Fig. 10

A way to comprehensive utilization of waste cooking oil: to produce biodiesel and emulsifiers

Economic analysis and prospect

The successful development of BBDF provides a reliable option as a substitute for oil-based drilling fluids due to the continuous increase of the global biodiesel production. In 2000, the world biodiesel production was 213 million gallons (Licht 2008). This number rose to 1.71 billion gallons in 2006 (Licht 2012) and soared to breathtaking 6.29 billion gallons in 2013 (Guo et al. 2015). On the basis of such a rapid growth of global biodiesel production during the first 15 years of the new millennium, the abundance of sources is undoubtedly a substantial advantage of biodiesel over conventional ester base fluids for drilling. Also, the ever-emerging feedstock types which can be used to produce biodiesel are able to keep the global biodiesel supply stable.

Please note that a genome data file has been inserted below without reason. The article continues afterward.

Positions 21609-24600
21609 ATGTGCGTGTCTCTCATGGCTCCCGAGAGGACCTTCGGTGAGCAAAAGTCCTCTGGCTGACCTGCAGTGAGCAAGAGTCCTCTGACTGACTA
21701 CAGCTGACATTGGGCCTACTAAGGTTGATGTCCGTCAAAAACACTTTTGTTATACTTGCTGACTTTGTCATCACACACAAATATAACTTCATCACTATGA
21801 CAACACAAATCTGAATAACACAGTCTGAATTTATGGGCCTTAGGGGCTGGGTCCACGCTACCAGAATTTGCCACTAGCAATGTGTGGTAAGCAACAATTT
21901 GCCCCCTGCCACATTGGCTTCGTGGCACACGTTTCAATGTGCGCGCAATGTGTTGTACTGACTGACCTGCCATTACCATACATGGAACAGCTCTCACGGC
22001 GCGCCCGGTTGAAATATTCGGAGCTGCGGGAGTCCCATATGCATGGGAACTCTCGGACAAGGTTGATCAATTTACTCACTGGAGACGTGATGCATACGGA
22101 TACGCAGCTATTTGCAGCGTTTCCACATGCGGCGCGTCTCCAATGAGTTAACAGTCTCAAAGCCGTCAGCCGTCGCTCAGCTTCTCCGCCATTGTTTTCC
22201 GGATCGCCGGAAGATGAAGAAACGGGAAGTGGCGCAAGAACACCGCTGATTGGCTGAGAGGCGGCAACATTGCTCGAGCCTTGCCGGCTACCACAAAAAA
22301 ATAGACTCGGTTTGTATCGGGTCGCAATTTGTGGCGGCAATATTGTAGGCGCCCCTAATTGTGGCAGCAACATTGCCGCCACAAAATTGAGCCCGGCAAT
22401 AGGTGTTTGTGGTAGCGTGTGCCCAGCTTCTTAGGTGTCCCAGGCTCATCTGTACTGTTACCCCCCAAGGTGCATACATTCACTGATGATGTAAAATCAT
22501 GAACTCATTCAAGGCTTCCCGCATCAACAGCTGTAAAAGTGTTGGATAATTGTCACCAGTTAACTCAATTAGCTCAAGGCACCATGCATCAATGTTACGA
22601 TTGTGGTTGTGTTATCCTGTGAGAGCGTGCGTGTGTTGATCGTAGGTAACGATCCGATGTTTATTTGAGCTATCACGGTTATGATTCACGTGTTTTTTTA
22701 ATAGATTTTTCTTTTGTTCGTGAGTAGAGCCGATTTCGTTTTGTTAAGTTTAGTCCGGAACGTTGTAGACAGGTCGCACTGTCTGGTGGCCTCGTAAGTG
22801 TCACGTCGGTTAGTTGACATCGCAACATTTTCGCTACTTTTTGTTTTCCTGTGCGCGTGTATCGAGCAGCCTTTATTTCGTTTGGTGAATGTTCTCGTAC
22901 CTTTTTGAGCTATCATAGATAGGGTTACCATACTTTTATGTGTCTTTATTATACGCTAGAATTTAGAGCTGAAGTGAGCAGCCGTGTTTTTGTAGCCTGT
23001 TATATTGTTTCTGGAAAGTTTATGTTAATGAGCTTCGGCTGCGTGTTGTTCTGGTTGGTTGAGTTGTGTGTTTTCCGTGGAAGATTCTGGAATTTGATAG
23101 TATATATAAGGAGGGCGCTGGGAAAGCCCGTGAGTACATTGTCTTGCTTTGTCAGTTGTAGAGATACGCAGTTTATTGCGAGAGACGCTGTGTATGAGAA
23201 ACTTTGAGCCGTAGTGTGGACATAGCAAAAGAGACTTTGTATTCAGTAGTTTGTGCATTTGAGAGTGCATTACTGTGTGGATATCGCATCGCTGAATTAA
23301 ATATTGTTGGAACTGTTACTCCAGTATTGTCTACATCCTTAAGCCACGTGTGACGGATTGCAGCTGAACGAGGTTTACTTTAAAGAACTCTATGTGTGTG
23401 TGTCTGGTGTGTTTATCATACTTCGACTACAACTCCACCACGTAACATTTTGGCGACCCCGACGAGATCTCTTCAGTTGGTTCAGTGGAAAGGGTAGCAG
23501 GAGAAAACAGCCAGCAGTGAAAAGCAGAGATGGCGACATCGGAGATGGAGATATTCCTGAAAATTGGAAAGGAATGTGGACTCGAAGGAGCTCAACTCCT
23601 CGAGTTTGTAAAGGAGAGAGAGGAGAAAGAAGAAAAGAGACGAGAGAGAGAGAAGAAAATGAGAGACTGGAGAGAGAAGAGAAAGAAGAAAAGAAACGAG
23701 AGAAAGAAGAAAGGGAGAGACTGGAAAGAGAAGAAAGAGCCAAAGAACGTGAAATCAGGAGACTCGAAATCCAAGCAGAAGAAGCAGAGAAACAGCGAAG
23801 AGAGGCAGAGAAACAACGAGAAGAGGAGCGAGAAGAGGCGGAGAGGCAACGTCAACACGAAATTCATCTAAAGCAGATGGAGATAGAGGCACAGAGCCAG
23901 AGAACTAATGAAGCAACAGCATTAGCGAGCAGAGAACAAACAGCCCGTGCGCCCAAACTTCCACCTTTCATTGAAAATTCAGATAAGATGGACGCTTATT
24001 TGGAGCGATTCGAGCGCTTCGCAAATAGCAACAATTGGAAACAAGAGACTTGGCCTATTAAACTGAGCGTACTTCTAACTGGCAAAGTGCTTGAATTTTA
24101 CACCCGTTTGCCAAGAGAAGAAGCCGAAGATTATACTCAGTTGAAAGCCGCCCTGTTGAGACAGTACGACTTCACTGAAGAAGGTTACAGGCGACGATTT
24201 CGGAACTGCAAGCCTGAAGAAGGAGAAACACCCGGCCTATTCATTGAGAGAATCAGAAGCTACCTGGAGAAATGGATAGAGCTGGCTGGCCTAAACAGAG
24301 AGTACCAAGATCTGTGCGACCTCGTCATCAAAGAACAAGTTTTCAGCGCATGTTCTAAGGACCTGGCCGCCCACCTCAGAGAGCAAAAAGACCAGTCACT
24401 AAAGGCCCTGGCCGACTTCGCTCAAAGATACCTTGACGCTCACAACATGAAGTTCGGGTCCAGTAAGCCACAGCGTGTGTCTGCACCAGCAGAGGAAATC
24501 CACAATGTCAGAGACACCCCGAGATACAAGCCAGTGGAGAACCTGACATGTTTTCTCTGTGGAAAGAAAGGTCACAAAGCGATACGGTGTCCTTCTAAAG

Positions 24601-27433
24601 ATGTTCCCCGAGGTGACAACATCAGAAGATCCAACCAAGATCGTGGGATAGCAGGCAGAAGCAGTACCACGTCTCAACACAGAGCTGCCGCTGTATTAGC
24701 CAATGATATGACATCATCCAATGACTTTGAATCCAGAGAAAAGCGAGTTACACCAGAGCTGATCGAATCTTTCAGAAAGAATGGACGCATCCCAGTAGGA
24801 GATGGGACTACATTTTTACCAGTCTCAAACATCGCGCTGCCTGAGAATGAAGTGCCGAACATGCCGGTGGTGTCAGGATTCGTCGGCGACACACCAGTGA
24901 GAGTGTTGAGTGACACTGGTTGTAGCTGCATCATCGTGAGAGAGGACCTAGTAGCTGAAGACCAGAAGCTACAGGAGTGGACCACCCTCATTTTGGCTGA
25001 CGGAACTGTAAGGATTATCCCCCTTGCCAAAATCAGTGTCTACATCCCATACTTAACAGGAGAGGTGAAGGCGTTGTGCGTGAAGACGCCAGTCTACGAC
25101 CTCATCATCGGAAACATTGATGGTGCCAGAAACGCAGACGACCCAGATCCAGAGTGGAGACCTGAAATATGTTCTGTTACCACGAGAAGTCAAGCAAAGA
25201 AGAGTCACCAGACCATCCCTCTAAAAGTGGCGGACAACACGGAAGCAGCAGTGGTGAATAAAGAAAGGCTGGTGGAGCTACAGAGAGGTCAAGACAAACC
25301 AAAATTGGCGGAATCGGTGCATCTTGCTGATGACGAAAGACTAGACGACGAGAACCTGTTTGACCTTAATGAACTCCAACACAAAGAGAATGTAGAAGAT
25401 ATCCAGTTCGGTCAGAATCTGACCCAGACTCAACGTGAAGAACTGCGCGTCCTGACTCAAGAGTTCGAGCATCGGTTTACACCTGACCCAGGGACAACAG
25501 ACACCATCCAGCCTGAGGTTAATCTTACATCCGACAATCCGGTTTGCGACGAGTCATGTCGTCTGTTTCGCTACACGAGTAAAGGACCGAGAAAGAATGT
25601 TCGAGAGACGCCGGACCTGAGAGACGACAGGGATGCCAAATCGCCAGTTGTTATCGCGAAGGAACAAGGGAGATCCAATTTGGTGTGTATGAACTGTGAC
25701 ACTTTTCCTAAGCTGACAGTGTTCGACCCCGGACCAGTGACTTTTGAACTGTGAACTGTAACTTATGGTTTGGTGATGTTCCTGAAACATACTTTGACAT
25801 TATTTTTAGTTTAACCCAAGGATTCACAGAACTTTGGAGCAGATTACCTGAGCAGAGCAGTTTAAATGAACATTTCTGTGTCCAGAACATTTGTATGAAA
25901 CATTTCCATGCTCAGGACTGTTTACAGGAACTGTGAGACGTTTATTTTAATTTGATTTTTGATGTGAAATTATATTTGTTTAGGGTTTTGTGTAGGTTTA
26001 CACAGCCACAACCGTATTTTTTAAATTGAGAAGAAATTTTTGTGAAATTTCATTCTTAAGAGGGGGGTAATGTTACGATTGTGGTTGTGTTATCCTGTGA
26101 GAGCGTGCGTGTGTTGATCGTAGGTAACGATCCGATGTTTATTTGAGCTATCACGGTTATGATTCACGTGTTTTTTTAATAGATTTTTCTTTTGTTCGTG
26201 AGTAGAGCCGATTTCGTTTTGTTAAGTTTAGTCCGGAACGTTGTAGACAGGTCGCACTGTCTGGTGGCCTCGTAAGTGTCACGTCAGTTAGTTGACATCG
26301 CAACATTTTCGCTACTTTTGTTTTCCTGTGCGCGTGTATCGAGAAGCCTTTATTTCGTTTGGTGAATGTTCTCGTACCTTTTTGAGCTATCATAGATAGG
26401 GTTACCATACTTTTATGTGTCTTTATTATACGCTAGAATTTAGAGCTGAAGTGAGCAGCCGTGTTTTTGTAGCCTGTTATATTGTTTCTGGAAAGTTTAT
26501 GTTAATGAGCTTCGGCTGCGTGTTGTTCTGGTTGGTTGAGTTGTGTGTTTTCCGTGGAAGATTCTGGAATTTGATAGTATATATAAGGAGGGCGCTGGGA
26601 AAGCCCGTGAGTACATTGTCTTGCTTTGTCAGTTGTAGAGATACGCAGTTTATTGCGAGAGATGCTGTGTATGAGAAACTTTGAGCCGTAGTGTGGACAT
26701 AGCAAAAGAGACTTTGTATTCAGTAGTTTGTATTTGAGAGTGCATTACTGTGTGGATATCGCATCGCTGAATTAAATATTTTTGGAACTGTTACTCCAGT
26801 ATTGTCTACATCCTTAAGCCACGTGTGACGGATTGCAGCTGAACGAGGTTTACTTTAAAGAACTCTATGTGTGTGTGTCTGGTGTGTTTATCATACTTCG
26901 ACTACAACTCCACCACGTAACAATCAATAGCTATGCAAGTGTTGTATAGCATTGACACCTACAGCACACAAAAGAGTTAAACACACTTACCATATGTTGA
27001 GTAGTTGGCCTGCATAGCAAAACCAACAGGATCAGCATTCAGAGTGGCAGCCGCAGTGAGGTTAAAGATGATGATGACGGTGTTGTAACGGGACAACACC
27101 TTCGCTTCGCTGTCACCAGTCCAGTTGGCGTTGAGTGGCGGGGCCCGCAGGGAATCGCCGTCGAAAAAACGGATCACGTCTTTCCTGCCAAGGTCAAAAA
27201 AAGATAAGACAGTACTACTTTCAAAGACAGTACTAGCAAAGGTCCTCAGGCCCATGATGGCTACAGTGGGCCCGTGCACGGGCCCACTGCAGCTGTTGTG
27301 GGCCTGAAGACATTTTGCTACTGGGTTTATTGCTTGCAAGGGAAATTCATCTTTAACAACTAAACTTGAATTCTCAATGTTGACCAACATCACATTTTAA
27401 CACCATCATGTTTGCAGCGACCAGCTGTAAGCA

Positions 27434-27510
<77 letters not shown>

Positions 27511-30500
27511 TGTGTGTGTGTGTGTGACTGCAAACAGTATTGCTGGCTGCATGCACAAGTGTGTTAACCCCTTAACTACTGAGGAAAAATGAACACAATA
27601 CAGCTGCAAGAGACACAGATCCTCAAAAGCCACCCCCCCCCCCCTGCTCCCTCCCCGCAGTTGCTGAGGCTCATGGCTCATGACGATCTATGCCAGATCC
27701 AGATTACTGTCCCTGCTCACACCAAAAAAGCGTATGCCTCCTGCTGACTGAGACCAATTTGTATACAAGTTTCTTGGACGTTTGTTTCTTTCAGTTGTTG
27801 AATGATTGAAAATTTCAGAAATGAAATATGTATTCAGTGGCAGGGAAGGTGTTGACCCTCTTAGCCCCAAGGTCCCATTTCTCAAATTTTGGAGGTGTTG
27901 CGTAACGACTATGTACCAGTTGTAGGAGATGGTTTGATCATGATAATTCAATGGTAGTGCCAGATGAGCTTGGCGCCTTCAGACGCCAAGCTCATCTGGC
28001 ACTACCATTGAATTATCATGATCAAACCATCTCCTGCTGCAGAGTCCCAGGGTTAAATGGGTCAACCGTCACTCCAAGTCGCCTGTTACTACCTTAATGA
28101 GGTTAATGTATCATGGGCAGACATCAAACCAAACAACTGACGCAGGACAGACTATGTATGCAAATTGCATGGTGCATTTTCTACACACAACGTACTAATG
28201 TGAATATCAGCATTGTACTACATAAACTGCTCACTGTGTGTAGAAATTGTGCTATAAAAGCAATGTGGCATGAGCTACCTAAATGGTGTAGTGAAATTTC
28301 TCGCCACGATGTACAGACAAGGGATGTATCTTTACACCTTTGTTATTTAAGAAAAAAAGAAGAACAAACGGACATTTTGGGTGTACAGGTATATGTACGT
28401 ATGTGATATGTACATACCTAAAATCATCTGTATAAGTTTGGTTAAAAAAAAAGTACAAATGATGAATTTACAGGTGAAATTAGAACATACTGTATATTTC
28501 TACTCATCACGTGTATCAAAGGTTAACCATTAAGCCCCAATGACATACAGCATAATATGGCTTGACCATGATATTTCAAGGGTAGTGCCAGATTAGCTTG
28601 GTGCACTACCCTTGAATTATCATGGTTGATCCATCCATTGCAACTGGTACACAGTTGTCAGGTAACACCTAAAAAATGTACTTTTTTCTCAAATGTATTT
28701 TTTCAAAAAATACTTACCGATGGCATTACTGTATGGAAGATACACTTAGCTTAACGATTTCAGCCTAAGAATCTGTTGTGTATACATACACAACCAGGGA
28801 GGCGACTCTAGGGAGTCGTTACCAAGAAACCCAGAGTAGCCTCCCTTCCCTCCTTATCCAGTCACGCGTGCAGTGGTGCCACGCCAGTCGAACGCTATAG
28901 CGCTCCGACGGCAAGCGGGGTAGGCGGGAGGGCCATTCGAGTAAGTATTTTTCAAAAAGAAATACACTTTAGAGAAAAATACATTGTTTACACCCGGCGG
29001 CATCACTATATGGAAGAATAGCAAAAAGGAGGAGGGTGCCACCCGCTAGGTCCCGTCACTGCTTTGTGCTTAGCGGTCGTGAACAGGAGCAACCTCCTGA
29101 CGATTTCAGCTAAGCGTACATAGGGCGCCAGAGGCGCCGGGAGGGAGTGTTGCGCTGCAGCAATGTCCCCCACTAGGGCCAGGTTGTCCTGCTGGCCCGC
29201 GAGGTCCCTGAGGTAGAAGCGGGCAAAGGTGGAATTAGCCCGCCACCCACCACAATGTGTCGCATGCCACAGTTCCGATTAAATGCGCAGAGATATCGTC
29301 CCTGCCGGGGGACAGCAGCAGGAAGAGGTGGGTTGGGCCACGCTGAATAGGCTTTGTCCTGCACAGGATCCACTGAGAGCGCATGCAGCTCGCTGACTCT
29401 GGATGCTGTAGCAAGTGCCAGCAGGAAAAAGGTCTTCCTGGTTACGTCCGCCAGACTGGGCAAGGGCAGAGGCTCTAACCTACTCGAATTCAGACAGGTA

A variety of supporting policies in many countries promoted the prosperity of the world biodiesel industry and lowered biodiesel price to some degree. Common policies include biodiesel production subsidies, biodiesel blend mandates, and tax incentives. For instance, in August 2012, the U.S. Senate Finance Committee announced to provide tax credits of $1 per gallon for biodiesel production. Another example is Brazil, as one of the world’s leaders of biodiesel production and sales, its government implemented the National Biodiesel Production and Application Plan in January 2005, which required from January 2008 the traditional diesel to be mixed with 2 % biodiesel, and raising to 5 % by January 2013 (Cheng et al. 2009). In 2010, the ministry of finance of China and the state administration of taxation of China jointly issued a formal announcement, exclaiming that biodiesel produced from waste animal/vegetable oils should be exempted from the consumption tax (Ministry of Finance of China and State Administration of Taxation of China 2010). This lowered the biodiesel price by about 15 % and dramatically stimulated the desire of the application of biodiesel in China. Before the submission of this paper, the price of petrodiesel (0#) in China was approximately 5.54 \(\yen\)RMB/L, and that of biodiesel was 6.02 \(\yen\)RMB/L. Assuming that the additives used in BBDF are similar to those of OBDF (like this work mentioned), it can be roughly estimated that the formulating cost of BBDF is higher than that of OBDF by 5–15 %.